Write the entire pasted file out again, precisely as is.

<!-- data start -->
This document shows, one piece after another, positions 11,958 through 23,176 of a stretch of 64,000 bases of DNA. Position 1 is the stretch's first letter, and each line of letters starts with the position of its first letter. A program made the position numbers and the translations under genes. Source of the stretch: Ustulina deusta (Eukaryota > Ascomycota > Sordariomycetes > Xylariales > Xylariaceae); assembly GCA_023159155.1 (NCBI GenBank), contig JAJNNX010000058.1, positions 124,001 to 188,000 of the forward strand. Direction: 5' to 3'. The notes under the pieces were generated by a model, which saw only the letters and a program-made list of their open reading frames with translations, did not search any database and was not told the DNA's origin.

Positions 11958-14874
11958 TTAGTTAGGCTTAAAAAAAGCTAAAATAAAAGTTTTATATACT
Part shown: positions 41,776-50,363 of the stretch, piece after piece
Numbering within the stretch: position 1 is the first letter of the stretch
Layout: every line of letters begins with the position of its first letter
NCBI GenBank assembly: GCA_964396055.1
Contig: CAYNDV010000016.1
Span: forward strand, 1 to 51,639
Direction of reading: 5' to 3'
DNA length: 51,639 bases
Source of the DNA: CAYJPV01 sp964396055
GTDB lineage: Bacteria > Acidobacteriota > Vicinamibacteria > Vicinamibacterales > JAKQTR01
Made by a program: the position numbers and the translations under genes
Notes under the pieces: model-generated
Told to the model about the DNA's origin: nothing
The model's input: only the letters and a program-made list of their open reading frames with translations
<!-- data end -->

This document shows, one piece after another, positions 11,958 through 23,176 of a stretch of 64,000 bases of DNA. Position 1 is the stretch's first letter, and each line of letters starts with the position of its first letter. A program made the position numbers and the translations under genes. Source of the stretch: Ustulina deusta (Eukaryota > Ascomycota > Sordariomycetes > Xylariales > Xylariaceae); assembly GCA_023159155.1 (NCBI GenBank), contig JAJNNX010000058.1, positions 124,001 to 188,000 of the forward strand. Direction: 5' to 3'. The notes under the pieces were generated by a model, which saw only the letters and a program-made list of their open reading frames with translations, did not search any database and was not told the DNA's origin.

Positions 11958-14874
11958 TTAGTTAGGCTTAAAAAAAGCTAAAATAAAAGTTTTATATACT
Part shown: positions 41,776-50,363 of the stretch, piece after piece
Numbering within the stretch: position 1 is the first letter of the stretch
Layout: every line of letters begins with the position of its first letter
NCBI GenBank assembly: GCA_964396055.1
Contig: CAYNDV010000016.1
Span: forward strand, 1 to 51,639
Direction of reading: 5' to 3'
DNA length: 51,639 bases
Source of the DNA: CAYJPV01 sp964396055
GTDB lineage: Bacteria > Acidobacteriota > Vicinamibacteria > Vicinamibacterales > JAKQTR01
Made by a program: the position numbers and the translations under genes
Notes under the pieces: model-generated
Told to the model about the DNA's origin: nothing
The model's input: only the letters and a program-made list of their open reading frames with translations